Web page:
The ocular manifestations include anterior chamber and vitreous inflammation with high intraocular pressure, retinal hemorrhage, retinal vasculitis, retinal vascular occlusion, retinitis, neuroretinitis, serous retinal detachments, and choroiditis.
Dr. Cunningham described a case of Chikungunya with focal areas of retinitis, such as are seen sometimes in patients with necrotizing retinitis due to syphilis or herpes virus infection. The patients tend to have panuveitis.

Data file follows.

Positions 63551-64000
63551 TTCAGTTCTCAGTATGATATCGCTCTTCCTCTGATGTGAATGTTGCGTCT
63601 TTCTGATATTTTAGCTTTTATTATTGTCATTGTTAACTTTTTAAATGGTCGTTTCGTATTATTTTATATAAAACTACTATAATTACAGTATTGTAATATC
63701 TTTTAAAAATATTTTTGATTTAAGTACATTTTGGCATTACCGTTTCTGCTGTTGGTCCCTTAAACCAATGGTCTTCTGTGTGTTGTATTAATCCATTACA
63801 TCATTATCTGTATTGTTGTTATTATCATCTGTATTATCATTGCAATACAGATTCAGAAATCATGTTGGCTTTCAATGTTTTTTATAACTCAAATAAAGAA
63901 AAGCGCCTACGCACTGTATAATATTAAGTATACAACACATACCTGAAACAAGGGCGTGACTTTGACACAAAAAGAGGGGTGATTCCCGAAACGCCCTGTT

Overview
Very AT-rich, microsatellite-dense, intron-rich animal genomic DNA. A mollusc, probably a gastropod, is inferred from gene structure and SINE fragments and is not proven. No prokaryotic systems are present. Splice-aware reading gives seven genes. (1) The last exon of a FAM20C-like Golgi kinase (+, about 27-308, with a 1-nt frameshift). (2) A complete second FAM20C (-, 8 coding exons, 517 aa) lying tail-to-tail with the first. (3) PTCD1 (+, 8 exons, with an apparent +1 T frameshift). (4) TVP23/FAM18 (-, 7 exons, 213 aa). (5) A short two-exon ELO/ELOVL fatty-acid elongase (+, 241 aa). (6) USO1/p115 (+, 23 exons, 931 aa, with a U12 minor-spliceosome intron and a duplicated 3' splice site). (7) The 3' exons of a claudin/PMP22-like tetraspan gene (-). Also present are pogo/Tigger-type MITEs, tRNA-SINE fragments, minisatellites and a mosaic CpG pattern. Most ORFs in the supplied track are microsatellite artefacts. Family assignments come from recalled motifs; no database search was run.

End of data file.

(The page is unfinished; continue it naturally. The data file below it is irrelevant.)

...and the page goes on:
Because these mosquito-borne diseases can have similar appearances upon presentation, Dengue fever may be hard to differentiate from Chikungunya. He advised placing the diseases in the context of their endemic areas, areas of patient travel, and the systemic symptoms.
"Hemorrhages would suggest that the patient has Dengue fever, and profound arthritis suggests Chikungunya if the patients have been to areas that have those disorders," Dr. Cunningham said. "If they have been to South America, the chances of them having contracted Chikungunya are much lower."